Ina Bertrand reviews 'Australian Documentary: History, Practices, Genres' by Trish FitzSimons, Pat Laughren, and Dugald Williamson

Australian Documentary: History, Practices, Genres

by Trish FitzSimons, Pat Laughren, and Dugald Williamson

Cambridge University Press, $59.95 pb, 304 pp, 9780521167994

The concept of ‘documentary’ is a slippery customer. It may start with John Grierson’s ‘creative treatment of actuality’, but, like holding water in your hand, it bleeds across media from film into television and digital media, and across modes in one direction into news reporting and in the other into docudrama. Documentary’s privileged relation to the real world, in opposition to fiction, raises another conceptual problem: that of who is speaking, and by what right. The technological media at issue here are always multi-vocal, no matter how determined a claim a director may make to authorship. But, in the documentary field, human subjects can also make claims to speak for themselves, and in a digital world even the audience has some opportunity to provide one aspect of the documentary voice.

Read the rest of this article by subscribing to ABR Online for as little as $10 a month.

We offer a range of subscription options, including print, which can be found by clicking here. If you are already a subscriber, enter your username and password in the ‘Log In’ section in the top right-hand corner of the screen.

If you require assistance, contact us or consult the Frequently Asked Questions page.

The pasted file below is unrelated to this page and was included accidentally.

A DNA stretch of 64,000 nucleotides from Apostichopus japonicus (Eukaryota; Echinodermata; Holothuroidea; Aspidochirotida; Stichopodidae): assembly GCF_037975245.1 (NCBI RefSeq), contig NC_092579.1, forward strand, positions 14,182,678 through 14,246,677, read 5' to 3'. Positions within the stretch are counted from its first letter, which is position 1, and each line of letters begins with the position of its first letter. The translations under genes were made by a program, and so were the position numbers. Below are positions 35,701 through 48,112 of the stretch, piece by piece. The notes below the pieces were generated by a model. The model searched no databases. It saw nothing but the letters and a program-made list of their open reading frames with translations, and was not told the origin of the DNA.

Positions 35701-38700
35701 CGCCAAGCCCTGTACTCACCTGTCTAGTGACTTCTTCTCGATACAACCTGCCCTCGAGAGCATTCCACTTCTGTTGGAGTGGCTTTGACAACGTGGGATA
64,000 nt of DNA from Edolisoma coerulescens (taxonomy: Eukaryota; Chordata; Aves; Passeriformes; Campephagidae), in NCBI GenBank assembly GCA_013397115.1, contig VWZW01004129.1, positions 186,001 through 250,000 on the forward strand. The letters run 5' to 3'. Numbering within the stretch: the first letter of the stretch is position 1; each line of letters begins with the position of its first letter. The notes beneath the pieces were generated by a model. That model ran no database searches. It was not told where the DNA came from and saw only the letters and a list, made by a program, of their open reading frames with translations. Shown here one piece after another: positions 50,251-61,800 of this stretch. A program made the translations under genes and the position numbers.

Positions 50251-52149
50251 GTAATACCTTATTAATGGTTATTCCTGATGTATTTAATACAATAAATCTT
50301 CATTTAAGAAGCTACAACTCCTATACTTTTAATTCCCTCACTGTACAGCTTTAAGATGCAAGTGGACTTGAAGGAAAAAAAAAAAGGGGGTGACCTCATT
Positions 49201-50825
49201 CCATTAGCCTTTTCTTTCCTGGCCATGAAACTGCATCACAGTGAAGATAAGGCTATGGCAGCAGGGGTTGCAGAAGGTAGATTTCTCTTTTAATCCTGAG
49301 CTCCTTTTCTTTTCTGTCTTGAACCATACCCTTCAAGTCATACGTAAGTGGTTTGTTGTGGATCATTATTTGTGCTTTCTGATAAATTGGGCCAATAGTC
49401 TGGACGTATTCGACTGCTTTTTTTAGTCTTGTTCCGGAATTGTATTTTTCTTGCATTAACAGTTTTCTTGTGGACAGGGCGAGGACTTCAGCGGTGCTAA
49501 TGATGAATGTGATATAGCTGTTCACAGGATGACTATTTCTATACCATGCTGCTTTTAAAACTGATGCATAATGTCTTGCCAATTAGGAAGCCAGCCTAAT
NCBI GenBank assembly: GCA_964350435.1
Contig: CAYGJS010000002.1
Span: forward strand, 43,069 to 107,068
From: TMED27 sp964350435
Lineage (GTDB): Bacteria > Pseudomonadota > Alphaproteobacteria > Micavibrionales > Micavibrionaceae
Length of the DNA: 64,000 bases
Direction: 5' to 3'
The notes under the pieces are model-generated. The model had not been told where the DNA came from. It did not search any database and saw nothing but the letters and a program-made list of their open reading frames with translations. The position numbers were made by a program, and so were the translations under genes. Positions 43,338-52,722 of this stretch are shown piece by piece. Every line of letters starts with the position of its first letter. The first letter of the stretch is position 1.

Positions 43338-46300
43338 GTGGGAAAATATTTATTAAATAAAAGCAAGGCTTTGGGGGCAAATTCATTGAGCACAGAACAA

Published in May 2011, no. 331
Ina Bertrand

Ina Bertrand

Ina Bertrand taught media studies at La Trobe University for 25 years, and wrote and/or edited several books and many articles during that time, mainly about Australian film and television history. She has also written about the relation between media and history, and about media research methods.  For the last ten years she has regularly written book reviews for Screening the Past and occasionally for other media-related journals. Her last book was (with William D. Routt) 'The Picture That Will Live Forever': The Story of the Kelly Gang, published for the centenary of the film in 2006.

Leave a comment

Please note that all comments must be approved by ABR and comply with our Terms & Conditions.

NB: If you are an ABR Online subscriber or contributor, you will need to login to ABR Online in order to post a comment. If you have forgotten your login details, or if you receive an error message when trying to submit your comment, please email your comment (and the name of the article to which it relates) to We will review your comment and, subject to approval, we will post it under your name.